Review: And in the Darkness of the Riviera, Whistles Echo and Weyes Blood Glows

The Riviera Theatre is a handful of years into its second century in Chicago and I guarantee you it’s never seen a professional whistler open for one of indie’s most exciting, experimental, and downright thoughtful artists. You heard that right. Weyes Blood, the stage name for LA-based Natalie Mering, brought Molly Lewis, a professional whistler on tour with her in support of her brand new album, And In The Darkness, Hearts Aglow, the long-awaited sequel to her modern masterpiece, Titanic Rising, and it kinda really worked. Why? Because Weyes Blood is as fearless on her tours as she is on her albums and also because Molly Lewis uses Molly Lewis brand chapstick. Can you buy it? No, I’ve checked. It must be an old secret family recipe.

Speaking of Molly Lewis and her branded chapstick, they both put on quite the show Saturday night at the Riviera. I had no idea going in that Molly Lewis was a professional whistler and not a singer/songwriter like her headliner so I was as shocked as most people when she graced the stage and began whistling with such insane and intense breath control, it put Michael Phelps’ diaphragm to shame. She played a selection of moody and globally inspired songs from her two EPs, The Forgotten Edge and Mirage, released in 2021 and 2022, respectively, to much crowd acclaim, but it was that special brand of whistler humor that won the crowd over in the end. Yes, Molly Lewis didn’t let her Chicago performance go by without some whistle-blower jokes, a brief lecture on how dolphins communicate through whistling, her special brand of chapstick that Pfizer isn’t too pleased about, and a rare fruit that has some surprising physiological effects. I’ll be honest, it was a bit rocky at first mostly because it was so unexpected and jarring to be in a moderately large sold-out venue in dead silence listening to the faint sounds of whistling. As the show progressed, however, I, as well as most of the crowd, got really into her beautifully nuanced and subtle performance art and found myself really happy once she finished that I got to experience something I usually don’t get the chance to and isn’t that all anyone could ever really want from a performance?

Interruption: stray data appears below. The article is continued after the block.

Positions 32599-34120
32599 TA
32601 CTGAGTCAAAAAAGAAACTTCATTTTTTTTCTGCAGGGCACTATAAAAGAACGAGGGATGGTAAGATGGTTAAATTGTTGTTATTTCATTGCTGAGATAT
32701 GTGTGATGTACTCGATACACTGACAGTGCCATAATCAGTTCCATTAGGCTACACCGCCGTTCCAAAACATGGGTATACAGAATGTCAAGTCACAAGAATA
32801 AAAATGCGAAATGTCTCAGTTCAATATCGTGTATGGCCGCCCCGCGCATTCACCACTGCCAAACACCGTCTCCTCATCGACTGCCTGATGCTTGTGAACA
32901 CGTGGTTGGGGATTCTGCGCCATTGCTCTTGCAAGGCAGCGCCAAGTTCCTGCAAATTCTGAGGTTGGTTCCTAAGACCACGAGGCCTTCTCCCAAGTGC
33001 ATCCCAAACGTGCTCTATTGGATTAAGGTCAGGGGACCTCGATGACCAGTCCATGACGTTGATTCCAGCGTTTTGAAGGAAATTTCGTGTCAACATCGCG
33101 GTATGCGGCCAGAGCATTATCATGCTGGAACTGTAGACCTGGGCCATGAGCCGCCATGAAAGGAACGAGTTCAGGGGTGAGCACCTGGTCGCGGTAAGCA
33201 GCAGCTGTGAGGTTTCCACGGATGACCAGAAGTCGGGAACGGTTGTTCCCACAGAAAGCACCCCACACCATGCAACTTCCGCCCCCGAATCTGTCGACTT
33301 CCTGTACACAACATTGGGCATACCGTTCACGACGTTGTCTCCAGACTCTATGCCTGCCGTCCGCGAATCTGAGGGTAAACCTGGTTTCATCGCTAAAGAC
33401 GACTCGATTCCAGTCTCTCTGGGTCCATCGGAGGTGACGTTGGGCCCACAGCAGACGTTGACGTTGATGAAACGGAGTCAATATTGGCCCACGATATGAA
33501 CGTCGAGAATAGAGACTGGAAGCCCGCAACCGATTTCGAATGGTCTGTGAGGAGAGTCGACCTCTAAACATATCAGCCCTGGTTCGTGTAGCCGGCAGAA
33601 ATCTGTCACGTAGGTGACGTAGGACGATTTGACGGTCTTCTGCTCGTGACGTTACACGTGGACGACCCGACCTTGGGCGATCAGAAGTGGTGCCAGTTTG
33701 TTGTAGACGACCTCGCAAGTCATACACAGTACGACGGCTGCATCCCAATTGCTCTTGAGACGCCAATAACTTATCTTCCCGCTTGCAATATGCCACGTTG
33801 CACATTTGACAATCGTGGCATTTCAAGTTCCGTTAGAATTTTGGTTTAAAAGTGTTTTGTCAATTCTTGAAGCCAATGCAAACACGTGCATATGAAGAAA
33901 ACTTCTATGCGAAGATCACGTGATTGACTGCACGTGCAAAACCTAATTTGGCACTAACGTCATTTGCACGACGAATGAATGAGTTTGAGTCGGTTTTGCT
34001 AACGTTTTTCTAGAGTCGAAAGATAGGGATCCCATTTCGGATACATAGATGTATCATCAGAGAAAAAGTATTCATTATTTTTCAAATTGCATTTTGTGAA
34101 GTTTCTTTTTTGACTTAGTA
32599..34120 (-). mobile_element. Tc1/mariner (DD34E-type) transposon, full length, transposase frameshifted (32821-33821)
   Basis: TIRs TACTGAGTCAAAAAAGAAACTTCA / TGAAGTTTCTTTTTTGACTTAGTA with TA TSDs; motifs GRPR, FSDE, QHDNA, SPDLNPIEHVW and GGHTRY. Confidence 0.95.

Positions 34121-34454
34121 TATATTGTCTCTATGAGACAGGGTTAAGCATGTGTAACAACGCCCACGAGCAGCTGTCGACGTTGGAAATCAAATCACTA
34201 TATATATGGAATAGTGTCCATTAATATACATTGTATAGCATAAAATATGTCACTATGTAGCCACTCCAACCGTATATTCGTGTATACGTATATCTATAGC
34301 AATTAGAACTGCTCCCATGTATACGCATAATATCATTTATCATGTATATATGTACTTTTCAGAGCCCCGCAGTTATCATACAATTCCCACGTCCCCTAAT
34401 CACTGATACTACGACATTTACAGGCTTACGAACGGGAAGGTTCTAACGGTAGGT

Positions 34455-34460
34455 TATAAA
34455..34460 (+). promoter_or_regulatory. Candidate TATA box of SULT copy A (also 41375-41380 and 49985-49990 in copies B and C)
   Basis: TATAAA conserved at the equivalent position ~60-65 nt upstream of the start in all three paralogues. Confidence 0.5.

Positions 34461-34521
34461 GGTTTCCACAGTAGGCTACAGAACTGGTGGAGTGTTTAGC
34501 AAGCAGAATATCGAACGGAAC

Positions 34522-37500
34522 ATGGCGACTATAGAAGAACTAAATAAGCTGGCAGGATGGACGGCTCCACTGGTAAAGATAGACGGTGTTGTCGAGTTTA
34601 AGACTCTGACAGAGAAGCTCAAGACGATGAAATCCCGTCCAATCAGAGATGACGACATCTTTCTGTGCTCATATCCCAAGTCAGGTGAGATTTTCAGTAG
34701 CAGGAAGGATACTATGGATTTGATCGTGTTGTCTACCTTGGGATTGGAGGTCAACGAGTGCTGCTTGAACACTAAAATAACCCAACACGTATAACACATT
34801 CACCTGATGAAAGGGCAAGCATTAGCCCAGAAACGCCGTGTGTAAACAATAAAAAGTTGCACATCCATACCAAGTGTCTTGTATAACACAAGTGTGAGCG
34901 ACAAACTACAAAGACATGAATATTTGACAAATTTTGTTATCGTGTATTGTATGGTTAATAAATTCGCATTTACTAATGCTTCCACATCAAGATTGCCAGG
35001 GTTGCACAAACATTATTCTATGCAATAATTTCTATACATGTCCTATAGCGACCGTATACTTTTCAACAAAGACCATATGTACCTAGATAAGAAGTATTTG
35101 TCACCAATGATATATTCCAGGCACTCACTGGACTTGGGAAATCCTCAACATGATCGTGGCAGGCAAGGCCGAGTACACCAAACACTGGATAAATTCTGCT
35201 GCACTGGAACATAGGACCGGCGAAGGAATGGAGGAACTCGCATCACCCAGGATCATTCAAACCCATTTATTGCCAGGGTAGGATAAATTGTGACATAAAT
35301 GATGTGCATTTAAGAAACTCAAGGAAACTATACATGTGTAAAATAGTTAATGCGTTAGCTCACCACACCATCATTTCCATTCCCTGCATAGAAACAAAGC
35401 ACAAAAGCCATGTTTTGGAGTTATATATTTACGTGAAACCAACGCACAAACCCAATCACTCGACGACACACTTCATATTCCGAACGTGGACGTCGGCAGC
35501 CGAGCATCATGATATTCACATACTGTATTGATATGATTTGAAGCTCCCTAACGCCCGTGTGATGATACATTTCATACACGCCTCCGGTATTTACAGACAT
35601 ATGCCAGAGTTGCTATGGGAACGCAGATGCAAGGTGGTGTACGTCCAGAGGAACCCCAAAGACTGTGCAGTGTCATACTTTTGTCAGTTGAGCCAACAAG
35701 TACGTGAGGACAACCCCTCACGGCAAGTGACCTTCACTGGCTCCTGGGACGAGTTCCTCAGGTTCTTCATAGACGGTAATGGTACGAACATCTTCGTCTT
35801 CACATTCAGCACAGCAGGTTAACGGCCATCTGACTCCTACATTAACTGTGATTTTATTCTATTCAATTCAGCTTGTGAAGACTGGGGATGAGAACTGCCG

Weyes Blood took the stage just as you’d expect Weyes Blood to take any stage. From where I was in the crowd, it almost looked like she floated up from the darkness of the green room and landed on stage like some angel descending from the heavens, except this angel had a glowing chest. She opened with “It’s Not Just Me, It’s Everybody”, the opening track to her 2022 album, And In The Darkness, Hearts Aglow, and it was just as magical live as it is on the album. I don’t ever recall seeing an artist that captured the sound of their studio recordings in a live setting so perfectly, which is no small feat if you’re an artist like Weyes Blood whose albums are literal works of art with as many complex layers as a genetically modified onion.